An impeccably-dressed waiter greets me with a smile and places before me a literal tower of treats. My eyes start at the bottom level, upon which is carefully laid a tantalising assortment of savoury snacks. Then I lift my gaze to the silver tray above it, which is laced with delicate pastries. Finally my sight rises to the third layer of culinary heaven, a cluster of rich cakes. Then a teapot arrives on my table brimming with a limited edition brew. This is quite a moment, quite a spectacle, quite a high tea. What started as a British tradition in the 1840s has become hugely popular across Asia, with countless luxury hotels offering sumptuous afternoon teas. Here are five of the best.
Mandarin Oriental, Bangkok
The 21st century may have lost some of the grace and pomp of yesteryear, but you wouldn’t know it stepping out for one of the most famous High Teas outside of Britain at Bangkok’s Mandarin Oriental. Even in this age of casual dress, visitors abide by the strict dress code and come bedecked in outfits befitting the splendid surrounds of Bangkok’s most historic hotel.
Here, amid the stark white furniture and soaring ceiling of the Author’s Lounge, old world British culture meets the famed Thai hospitality and cuisine. Cucumber sandwiches sit on the menu next to minced chicken Thai omelettes. Strawberry tartlets compete for attention with Thai steamed banana cake. Photos of Princess Diana hang near portraits of Thai dignitaries. It is a merging of the upper echelons of British and Thai societies and the customs of each. It is High Tea, Bangkok style.
The Peninsula Hong Kong
The British theme at the Peninsula’s flagship hotel in Hong Kong begins outside its main entrance, where a fleet of English-made Rolls Royce Phantoms are lined up, looking ever-so grand. The English-style afternoon tea is hosted just metres away in the hotel’s opulent lobby to the backdrop of soothing tunes from a string quartet. Make no mistake, this is the place to be seen among Hong Kong’s blue bloods, so dress accordingly.
It is a delightful spread, featuring the likes of cucumber finger sandwiches, savoury pastries, chocolate cake, macaroons and fresh-basked raisin scones with Devonshire clotted cream and organic strawberry preserve. Among the refreshments are a range of herbal infused teas, as well as Chinese teas Jasmine, Pu’er, Rose and TI Guan Yin, and rich hot chocolate. Guests in the mood to celebrate can add a glass of Deutz Peninsula Brut Champagne.
Mandarin Oriental, Tokyo
Long described as the “Center of Japan,” Nihombashi is in the heart of Tokyo, alongside the Imperial Palace, Koyko Gaien National Garden, and the city’s historic main railway station. Guests can look down upon these Tokyo landmarks while enjoying afternoon tea at the 38th floor Oriental Lounge of the Mandarin-Oriental Hotel.
The hotel’s current Legendary Afternoon Tea includes a range of freshly-infused tea and is European-inspired. Its savory assortment features the likes of Roast Beef and Syrah Wine Chaud-froid, Salmon Confit with Vegetable Pickles, Lobster and Avocado Hamburger, and Crab and Tomato Mousse. This is complemented by sweet delights such as lemon scones, Mikan Mousse Almond, and Orange Financier Sesame Panna Cotta with Strawberry Jam, and Strawberry Danish.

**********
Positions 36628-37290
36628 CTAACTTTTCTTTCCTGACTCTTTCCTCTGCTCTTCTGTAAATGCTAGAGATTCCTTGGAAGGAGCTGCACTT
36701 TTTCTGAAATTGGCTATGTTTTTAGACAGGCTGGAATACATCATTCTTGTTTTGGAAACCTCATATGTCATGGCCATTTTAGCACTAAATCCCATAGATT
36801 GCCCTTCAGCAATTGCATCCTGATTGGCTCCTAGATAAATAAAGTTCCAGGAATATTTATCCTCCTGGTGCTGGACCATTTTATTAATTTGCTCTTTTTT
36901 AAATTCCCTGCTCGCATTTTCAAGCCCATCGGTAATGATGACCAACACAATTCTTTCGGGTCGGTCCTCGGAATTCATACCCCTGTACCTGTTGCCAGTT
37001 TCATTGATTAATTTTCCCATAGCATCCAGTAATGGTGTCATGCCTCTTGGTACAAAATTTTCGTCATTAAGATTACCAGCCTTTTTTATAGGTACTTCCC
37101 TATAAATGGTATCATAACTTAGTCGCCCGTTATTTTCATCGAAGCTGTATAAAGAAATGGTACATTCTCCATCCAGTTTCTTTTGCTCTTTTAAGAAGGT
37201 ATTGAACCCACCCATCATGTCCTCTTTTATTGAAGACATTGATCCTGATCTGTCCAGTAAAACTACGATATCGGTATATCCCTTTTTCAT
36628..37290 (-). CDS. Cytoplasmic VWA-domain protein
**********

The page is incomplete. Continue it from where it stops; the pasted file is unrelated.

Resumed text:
The Mandarin-Oriental also offers unique seasonal afternoon teas like its current Strawberry Afternoon Tea, which is available until the end of April. This set includes the likes of lobster and strawberry coulis, strawberry soup with crab and beetroot jelly, salmon and cucumber sandwiches with strawberry pickles, tartlets of seabream, strawberry and caviar, mousse with strawberry confit and truffle, and lemongrass tarts with fresh strawberry.
Sofitel Metropole Hanoi
If the high tea experience in Asia isn’t enough, the Sofitel Metropole Hanoi adds a little something extra to the experience: a great deal of chocolate. The “Chocolate Library” at the famed Sofitel Metropole Hanoi, once the haunt of the likes of Graham Greene and Joan Baez, is one of the more diabetically decadent treats in this northern treasure.
Between 3 and 5.30 pm, the luxury hotel opens its cocoa library in the Club Bar. Travelers will find a smattering of éclairs, mille-feuille pastries, macaroons, and a chocolate fountain. The treats found at the most luxurious hotel in Hanoi come from Vietnamese grown cocoa. The high tea experience sans the Chocolate Library is also available during the same hours.
Singapore, Fullerton Hotel
There are few more traditionally British spaces in Singapore in which to enjoy high tea than the Fullerton Hotel. While the hotel itself only opened in 1997, the grand building in which it is based dates back more than 90 years, when it was the city’s General Post Office, having been commissioned as part of this British colony’s centennial celebrations. With its magnificent colonial architecture, the hotel retains an old-world charm.
The Fullerton’s Courtyard Restaurant offers three different afternoon tea sets – a traditional English version, a gluten-free set, and a vegetarian version. The English set has old favourites like curry egg sandwiches, mini bagels with ham and cheddar, chocolate eclairs, vanilla crème brulee and lemon tarts. Among the highlights of the gluten-free set are tiger prawn and avruga caviar, smoked duck mango salad, Barolo red wine pear, French macaroons and chocolate cake.
The vegetarian version, meanwhile, includes treats like grilled Mediterranean vegetables on a brioche roll, poached beetroot and ricotta cheese, brie cheese and plum jelly, panna cotta, and pistachio trifle. Along with each of these sets is a choice of white, red, blue, green and black teas, as well as coffee and optional champagne.